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Re: tables with 300+ partitions

From: Pablo Alcaraz <pabloa(at)laotraesquina(dot)com(dot)ar>
To: Scott Marlowe <scott(dot)marlowe(at)gmail(dot)com>
Cc: Steven Flatt <steven(dot)flatt(at)gmail(dot)com>, pgsql-performance(at)postgresql(dot)org
Subject: Re: tables with 300+ partitions
Date: 2007-10-31 20:15:34
Message-ID: 4728E266.6030709@laotraesquina.com.ar (view raw or flat)
Thread:
Lists: pgsql-performance
Scott Marlowe wrote:
> On 10/31/07, Pablo Alcaraz <pabloa(at)laotraesquina(dot)com(dot)ar> wrote:
>   
>>  Steven Flatt wrote:
>>
>> On 10/30/07, Pablo Alcaraz <pabloa(at)laotraesquina(dot)com(dot)ar> wrote:
>>     
>>> I did some testing. I created a 300 partitioned empty table. Then, I
>>> inserted some rows on it and the perfomance was SLOW too.
>>>       
>> Is the problem with inserting to the partitioned table or selecting from it?
>>  It sounds like inserting is the problem in which case I ask: how are you
>> redirecting inserts to the appropriate partition?  If you're using rules,
>> then insert performance will quickly degrade with number of partitions as
>> *every* rule needs to be evaluated for *every* row inserted to the base
>> table.  Using a trigger which you can modify according to some schedule is
>> much faster, or better yet, use some application-level logic to insert
>> directly to the desired partition.
>>
>> Steve I was a program inserting into the base table. The program ran in 200+
>> threads and every thread insert data on it. Every thread inserts a row every
>> 3 seconds aprox.(or they used to do it), but when I put more partitions the
>> insert speed went to 1 insert every 2 minutes.
>>
>>  The selects that need to evaluate all partitions were slow too, but I think
>> I can wait for them. :D
>>
>>  I wonder if the update are slow too. I do not know that.
>>
>>  Do I need to do a trigger for insert only or I need a trigger to update and
>> delete too?
>>     
>
> You need a trigger for any update / delete / insert you don't want to
> be really slow.  Basically, if a rule is doing it now, you need a
> trigger to do it to speed it up.
>
> My experience has been that at 200 to 1000 partitions, the speed of
> the smaller tables still makes selects faster than with one big table
> for certain kinds of access.  At some point, the cost of planning a
> lookup against thousands of tables will be more than the savings of
> looking in a really small table.
>
> The nice thing about triggers is that you can use maths to figure out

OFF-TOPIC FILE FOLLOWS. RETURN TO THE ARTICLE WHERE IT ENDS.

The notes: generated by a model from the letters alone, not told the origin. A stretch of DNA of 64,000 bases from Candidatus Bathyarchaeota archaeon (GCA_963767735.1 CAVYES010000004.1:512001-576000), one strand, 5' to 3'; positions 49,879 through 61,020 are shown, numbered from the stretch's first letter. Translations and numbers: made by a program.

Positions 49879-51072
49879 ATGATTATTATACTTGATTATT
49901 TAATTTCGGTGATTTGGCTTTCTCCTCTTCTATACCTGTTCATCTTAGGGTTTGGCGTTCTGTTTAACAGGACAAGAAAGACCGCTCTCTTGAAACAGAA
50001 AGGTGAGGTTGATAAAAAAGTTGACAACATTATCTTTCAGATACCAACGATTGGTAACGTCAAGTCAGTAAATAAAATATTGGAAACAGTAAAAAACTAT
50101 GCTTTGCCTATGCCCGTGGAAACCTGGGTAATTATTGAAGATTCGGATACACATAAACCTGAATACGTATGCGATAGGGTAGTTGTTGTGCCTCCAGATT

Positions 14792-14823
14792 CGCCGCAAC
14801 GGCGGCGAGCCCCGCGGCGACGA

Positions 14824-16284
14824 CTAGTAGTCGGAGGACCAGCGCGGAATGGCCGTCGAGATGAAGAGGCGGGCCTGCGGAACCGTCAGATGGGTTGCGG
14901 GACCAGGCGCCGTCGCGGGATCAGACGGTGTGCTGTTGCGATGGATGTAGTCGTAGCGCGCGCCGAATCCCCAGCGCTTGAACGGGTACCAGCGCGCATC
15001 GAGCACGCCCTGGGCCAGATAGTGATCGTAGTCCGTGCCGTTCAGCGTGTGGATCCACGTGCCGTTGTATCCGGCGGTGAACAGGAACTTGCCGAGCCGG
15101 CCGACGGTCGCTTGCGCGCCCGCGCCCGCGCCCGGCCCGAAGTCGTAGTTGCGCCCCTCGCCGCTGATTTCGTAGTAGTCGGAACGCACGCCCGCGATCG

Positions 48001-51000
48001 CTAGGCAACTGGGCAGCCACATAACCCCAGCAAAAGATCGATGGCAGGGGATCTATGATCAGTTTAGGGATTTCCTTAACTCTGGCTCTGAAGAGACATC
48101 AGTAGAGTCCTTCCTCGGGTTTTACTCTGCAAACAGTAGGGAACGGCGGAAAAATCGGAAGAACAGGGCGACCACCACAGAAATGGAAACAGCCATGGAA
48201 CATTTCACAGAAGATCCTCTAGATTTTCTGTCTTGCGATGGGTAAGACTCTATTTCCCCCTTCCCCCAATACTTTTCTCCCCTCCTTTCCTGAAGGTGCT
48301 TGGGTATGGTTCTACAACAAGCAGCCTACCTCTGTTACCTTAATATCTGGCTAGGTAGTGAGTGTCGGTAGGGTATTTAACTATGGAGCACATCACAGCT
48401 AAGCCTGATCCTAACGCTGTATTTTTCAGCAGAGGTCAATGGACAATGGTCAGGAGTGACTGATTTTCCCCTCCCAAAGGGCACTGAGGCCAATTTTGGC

> the name of the table you'll be writing to instead of a static table
> like most rules use.  So, all you have to do is make sure the new
> tables get added under the parent and poof, you're ready to go, no
> need for a new trigger.
>
>   

Currently I have a insert rule only and the updates are right solved. I 
think the UPDATEs use the constraint because the program use the base 
table everywhere.

This is the base table structure:

-- Table: t

-- DROP TABLE t;

CREATE TABLE t
(
  idt bigint NOT NULL,
  idtpadre bigint NOT NULL,
  e integer NOT NULL,
  dmodi timestamp without time zone NOT NULL DEFAULT now(),
  p integer NOT NULL DEFAULT 0,
  m text NOT NULL
)
WITHOUT OIDS;
ALTER TABLE t OWNER TO e;



-- Rule: "t_update_00003 ON t"

-- DROP RULE t_update_00003 ON t;

CREATE OR REPLACE RULE t_update_00003 AS
    ON INSERT TO t
   WHERE new.idt >= 1::bigint AND new.idt <= 30000000::bigint DO 
INSTEAD  INSERT INTO t_00003 (idt, idtpadre, e, dmodi, p, m)
  VALUES (new.idt, new.idtpadre, new.e, new.dmodi, new.p, new.m);

-- Rule: "t_update_00006 ON t"

-- DROP RULE t_update_00006 ON t;

CREATE OR REPLACE RULE t_update_00006 AS
    ON INSERT TO t
   WHERE new.idt >= 30000001::bigint AND new.idt <= 60000000::bigint DO 
INSTEAD  INSERT INTO t_00006 (idt, idtpadre, e, dmodi, p, m)
  VALUES (new.idt, new.idtpadre, new.e, new.dmodi, new.p, new.m);

-- Rule: "t_update_00009 ON t"

-- DROP RULE t_update_00009 ON t;

CREATE OR REPLACE RULE t_update_00009 AS
    ON INSERT TO t
   WHERE new.idt >= 60000001::bigint AND new.idt <= 90000000::bigint DO 
INSTEAD  INSERT INTO t_00009 (idt, idtpadre, e, dmodi, p, m)
  VALUES (new.idt, new.idtpadre, new.e, new.dmodi, new.p, new.m);

-- Rule: "t_update_00012 ON t"

-- DROP RULE t_update_00012 ON t;

CREATE OR REPLACE RULE t_update_00012 AS
    ON INSERT TO t
   WHERE new.idt >= 90000001::bigint AND new.idt <= 120000000::bigint DO 
INSTEAD  INSERT INTO t_00012 (idt, idtpadre, e, dmodi, p, m)
  VALUES (new.idt, new.idtpadre, new.e, new.dmodi, new.p, new.m);

etc ... 300 hundred partitions


The partitions are created like:

CREATE TABLE t_00003
(
  CONSTRAINT t_00003_pkey PRIMARY KEY (idt),
  CONSTRAINT t_00003_idt_check CHECK (idt >= 1::bigint AND idt <= 
30000000::bigint)
) INHERITS (t)
WITHOUT OIDS;
ALTER TABLE t_00003 OWNER TO e;

CREATE INDEX t_00003_e
  ON t_00003
  USING btree
  (e);

etc



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